We’ve just had Easter here in the UK, and that means that for the working population there are usually 2 days off – these days are taken either side of the weekend so a 2 day weekend break of Saturday and Sunday becomes a 4 day Easter break of Good Friday, Saturday, Sunday and Easter Monday. It’s a chance for the UK population to put their feet up and enjoy not going into work.
And what do most people spend their time doing in the Easter break?
If the weather is poor, then most of us will visit friends or relations to catch up with the people we haven’t seen for a while, but if the weather is good as it was this weekend, most of us will spend time in the garden. The Easter break is really the first block of time that allows people to get back into their gardens since the onset of Winter.
Gardening aside, another popular Easter project is sorting out the home IT infrastructure – things like fixing the hard drive, or installing a new printer. High on the list also are things like buying a new NAS and networking the entire household computers to work with the NAS.
NAS storage is great to work with, it’s simple and cheap and very good at what it’s main purpose is – to cheaply store data act as a file server. Once the NAS is installed, so begins the job of moving the data contained in many hard drives that has been built up over many years off of these old devices and onto the NAS, but in a structured and ordered way.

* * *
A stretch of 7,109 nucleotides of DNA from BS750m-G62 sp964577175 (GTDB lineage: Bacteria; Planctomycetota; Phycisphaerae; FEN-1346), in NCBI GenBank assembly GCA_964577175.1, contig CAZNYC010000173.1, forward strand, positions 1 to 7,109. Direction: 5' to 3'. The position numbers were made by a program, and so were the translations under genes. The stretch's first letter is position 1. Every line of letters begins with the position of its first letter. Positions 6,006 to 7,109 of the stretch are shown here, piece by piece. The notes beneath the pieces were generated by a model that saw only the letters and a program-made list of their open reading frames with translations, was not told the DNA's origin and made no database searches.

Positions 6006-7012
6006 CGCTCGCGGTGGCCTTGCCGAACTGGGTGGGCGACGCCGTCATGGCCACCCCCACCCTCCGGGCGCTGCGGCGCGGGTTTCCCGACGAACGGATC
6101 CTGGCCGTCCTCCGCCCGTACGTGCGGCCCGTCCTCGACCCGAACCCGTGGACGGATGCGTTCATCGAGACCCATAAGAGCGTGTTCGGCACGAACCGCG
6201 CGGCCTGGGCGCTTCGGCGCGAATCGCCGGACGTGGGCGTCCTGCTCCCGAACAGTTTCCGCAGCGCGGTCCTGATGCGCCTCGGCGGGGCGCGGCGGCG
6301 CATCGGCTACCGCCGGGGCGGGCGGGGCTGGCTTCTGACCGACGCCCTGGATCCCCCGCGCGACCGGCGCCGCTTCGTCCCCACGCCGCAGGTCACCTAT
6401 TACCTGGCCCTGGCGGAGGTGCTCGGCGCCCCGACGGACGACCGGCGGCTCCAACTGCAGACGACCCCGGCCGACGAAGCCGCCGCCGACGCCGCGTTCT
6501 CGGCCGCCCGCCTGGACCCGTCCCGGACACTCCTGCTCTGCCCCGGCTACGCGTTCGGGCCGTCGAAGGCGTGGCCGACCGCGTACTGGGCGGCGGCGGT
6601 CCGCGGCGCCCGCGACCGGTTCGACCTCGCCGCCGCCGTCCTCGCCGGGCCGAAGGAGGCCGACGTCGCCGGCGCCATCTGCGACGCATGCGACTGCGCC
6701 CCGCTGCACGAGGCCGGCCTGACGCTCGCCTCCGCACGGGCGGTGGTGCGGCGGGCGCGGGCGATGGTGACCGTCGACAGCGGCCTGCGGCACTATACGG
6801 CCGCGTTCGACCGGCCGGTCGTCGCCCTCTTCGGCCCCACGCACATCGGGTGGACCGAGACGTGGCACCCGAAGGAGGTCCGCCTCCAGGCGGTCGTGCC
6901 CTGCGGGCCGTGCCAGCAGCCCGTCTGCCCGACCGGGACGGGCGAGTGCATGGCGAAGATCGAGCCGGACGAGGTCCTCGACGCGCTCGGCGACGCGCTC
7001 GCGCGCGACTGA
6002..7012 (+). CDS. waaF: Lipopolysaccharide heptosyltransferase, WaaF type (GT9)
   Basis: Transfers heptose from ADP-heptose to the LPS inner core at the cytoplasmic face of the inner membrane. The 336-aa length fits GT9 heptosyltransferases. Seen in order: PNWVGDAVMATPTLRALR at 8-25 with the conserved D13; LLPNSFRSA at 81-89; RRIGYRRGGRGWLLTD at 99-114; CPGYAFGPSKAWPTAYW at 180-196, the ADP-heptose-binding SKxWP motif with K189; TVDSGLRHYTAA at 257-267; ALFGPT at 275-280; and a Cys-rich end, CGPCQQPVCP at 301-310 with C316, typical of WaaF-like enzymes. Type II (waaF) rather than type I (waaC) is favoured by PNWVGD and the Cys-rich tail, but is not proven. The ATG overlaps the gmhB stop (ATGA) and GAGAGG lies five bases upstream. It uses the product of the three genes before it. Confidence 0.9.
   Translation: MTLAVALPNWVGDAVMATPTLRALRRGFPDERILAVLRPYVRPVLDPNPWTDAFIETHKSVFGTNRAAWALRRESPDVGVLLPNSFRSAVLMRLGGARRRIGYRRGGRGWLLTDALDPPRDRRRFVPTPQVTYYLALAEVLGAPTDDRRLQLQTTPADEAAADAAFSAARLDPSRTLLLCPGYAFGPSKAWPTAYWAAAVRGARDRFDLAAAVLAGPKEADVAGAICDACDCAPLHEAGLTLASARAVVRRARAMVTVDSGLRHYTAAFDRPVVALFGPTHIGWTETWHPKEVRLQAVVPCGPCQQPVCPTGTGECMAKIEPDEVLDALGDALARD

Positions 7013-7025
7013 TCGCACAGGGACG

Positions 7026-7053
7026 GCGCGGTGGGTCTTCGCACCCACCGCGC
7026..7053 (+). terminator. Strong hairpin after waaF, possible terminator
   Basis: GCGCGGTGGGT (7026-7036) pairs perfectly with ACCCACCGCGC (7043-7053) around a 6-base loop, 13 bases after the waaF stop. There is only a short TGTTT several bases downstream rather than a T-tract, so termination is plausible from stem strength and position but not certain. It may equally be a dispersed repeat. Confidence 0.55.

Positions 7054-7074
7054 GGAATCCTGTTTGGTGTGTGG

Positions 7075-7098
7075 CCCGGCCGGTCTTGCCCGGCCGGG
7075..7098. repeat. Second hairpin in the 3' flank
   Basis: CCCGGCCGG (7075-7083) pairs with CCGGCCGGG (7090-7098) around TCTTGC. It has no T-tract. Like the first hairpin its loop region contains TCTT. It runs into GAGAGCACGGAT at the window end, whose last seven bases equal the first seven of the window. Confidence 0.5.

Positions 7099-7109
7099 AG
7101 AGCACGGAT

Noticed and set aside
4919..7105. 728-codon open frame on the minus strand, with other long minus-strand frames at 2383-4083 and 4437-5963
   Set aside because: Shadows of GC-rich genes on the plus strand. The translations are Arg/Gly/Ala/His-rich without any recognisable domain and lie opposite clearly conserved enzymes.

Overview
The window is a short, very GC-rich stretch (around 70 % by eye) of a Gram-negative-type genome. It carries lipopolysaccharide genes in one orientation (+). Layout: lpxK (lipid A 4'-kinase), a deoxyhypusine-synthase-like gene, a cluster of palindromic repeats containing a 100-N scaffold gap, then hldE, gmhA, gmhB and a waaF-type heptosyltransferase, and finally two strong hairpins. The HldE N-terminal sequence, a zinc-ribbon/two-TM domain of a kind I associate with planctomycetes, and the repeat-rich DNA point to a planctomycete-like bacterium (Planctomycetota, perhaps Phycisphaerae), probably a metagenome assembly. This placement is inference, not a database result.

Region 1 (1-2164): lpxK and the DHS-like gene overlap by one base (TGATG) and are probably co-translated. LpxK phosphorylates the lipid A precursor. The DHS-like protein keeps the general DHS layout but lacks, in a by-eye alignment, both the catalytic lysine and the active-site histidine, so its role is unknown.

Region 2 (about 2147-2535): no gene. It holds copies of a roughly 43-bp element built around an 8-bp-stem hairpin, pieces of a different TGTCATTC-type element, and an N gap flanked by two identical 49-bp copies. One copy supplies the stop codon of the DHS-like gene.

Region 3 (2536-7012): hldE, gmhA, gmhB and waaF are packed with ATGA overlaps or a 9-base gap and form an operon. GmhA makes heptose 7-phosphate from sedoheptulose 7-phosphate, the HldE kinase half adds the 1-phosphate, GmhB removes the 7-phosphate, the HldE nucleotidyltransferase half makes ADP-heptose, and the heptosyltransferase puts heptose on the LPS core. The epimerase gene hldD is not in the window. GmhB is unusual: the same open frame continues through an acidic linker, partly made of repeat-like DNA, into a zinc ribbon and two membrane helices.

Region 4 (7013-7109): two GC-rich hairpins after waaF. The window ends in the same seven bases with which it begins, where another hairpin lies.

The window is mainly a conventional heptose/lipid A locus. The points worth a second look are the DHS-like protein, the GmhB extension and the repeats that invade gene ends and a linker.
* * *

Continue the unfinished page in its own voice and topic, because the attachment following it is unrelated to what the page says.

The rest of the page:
When it comes to NAS storage, one of the no-no’s is to just put everything onto it from all your other devices in a unplanned fashion. This leads to trouble in the long term as (a) you can never remember where you put your files and (b) you loose track of what you’ve copied across and what you haven’t. No, data transfer from hard drives to central NAS file server needs to be completed in a structured way.
As most NAS devices run a system known as raid, you also gain a good degree of protection against loss for your files as one of the hard drives in the NAS can literally break and you still won’t loose any data. This is of course good news, but a hard disk going down in a NAS is ultimately not good. Because your NAS will continue to work, many people will forget or not bother to replace the broken hard disk – what’s the point? it still works fine!
And they are right, the NAS still does work, even with one of the hard drives down, but the big headache happens when another hard drive breaks. Once two hard drives in a NAS break you are in a real mess. If you’d have replaced the first faulty hard drive with a new drive you would have avoided data loss altogether, but now unfortunately it’s too late. In order to access your data again you are going to need to use some form of data recovery service.
Data recovery comes in many shapes and sizes, there are do-it-yourself web sites that give you instructions on how to recover your data yourself like Data Recovery Tips, other that specialise in a specific type of data recovery (here’s one for Mac’s only), while other’s offer the full data recovery service such as http://www.emergency-raid-datarecovery.com/. Data recovery can quickly become very expensive, and often it comes down to weighing up how precious the data you want to recover is. Ultimately, you may find that your data is not worth the cost of recovery, but sometimes your files are irreplaceable.
Using NAS storage is great, and as any data recovery company will tell you, NAS is a tried and tested way of making your data available on a fileserver. Things can get complex and sometimes you may wish you’d stuck to sorting out the garden instead!